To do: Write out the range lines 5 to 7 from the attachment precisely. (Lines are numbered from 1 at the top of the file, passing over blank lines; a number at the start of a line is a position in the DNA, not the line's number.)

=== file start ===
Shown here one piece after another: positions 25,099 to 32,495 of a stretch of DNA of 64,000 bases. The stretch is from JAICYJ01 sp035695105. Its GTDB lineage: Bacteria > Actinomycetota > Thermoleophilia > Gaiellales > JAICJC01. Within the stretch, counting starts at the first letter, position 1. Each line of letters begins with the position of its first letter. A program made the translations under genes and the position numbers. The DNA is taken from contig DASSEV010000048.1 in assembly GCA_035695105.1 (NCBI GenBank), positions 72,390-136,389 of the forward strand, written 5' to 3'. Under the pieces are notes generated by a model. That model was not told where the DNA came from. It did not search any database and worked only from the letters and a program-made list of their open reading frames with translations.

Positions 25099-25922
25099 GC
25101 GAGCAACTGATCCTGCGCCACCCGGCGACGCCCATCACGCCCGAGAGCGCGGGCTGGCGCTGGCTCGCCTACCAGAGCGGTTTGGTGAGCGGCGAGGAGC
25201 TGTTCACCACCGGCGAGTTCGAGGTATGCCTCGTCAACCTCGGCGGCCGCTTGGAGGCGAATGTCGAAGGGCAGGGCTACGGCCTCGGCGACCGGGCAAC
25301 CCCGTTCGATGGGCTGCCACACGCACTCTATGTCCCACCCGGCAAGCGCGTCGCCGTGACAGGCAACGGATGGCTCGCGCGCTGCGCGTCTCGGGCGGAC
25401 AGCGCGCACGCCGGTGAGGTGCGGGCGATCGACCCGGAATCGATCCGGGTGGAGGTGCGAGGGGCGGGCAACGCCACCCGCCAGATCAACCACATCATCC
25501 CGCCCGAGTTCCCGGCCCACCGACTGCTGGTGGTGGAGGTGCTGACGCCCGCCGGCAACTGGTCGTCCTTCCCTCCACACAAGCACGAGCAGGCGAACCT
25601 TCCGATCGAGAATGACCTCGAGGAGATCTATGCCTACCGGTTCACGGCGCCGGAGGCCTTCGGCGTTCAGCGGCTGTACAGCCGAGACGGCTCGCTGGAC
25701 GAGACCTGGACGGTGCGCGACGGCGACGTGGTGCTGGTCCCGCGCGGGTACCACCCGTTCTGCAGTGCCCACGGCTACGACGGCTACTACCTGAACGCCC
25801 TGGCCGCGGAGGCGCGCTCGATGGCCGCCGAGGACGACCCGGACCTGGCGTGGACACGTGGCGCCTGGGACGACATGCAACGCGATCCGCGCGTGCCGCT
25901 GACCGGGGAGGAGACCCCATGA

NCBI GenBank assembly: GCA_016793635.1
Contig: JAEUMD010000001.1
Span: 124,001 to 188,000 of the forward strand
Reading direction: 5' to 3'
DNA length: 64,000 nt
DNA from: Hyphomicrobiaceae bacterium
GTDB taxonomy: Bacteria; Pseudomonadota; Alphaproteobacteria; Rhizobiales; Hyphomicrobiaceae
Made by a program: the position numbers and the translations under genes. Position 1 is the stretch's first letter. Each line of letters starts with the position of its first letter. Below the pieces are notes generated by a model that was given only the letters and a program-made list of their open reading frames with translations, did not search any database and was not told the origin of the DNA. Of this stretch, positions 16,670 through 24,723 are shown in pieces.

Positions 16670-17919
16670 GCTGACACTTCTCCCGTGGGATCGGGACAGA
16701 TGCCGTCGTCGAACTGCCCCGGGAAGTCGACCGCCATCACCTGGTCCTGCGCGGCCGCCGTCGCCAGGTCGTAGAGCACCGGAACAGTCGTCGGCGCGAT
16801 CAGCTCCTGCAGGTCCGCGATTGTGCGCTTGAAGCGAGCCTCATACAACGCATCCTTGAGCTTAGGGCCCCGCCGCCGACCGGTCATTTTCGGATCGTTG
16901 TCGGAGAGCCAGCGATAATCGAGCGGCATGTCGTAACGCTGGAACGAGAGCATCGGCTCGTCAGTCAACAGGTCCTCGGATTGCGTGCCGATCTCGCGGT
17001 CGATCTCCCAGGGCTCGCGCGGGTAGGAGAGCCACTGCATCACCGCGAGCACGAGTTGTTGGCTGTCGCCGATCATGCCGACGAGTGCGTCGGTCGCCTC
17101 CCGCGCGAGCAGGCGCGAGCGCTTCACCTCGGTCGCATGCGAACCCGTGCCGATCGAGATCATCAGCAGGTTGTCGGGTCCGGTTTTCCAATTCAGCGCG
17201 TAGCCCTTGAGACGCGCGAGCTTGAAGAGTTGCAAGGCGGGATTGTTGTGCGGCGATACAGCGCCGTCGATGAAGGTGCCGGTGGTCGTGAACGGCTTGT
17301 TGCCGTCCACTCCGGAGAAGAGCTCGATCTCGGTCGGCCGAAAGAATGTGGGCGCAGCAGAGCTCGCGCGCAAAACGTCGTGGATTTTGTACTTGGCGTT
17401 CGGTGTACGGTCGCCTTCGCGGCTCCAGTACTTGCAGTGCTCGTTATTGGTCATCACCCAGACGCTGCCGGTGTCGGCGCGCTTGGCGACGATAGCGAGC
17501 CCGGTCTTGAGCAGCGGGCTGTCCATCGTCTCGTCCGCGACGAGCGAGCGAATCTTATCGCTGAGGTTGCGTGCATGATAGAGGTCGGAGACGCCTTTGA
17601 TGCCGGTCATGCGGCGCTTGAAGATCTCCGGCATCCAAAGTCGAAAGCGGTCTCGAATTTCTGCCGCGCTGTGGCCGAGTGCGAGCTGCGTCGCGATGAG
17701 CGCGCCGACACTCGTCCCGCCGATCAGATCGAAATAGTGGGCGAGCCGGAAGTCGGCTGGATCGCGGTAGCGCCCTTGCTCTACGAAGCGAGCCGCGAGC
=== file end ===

25201 TGTTCACCACCGGCGAGTTCGAGGTATGCCTCGTCAACCTCGGCGGCCGCTTGGAGGCGAATGTCGAAGGGCAGGGCTACGGCCTCGGCGACCGGGCAAC
25301 CCCGTTCGATGGGCTGCCACACGCACTCTATGTCCCACCCGGCAAGCGCGTCGCCGTGACAGGCAACGGATGGCTCGCGCGCTGCGCGTCTCGGGCGGAC
25401 AGCGCGCACGCCGGTGAGGTGCGGGCGATCGACCCGGAATCGATCCGGGTGGAGGTGCGAGGGGCGGGCAACGCCACCCGCCAGATCAACCACATCATCC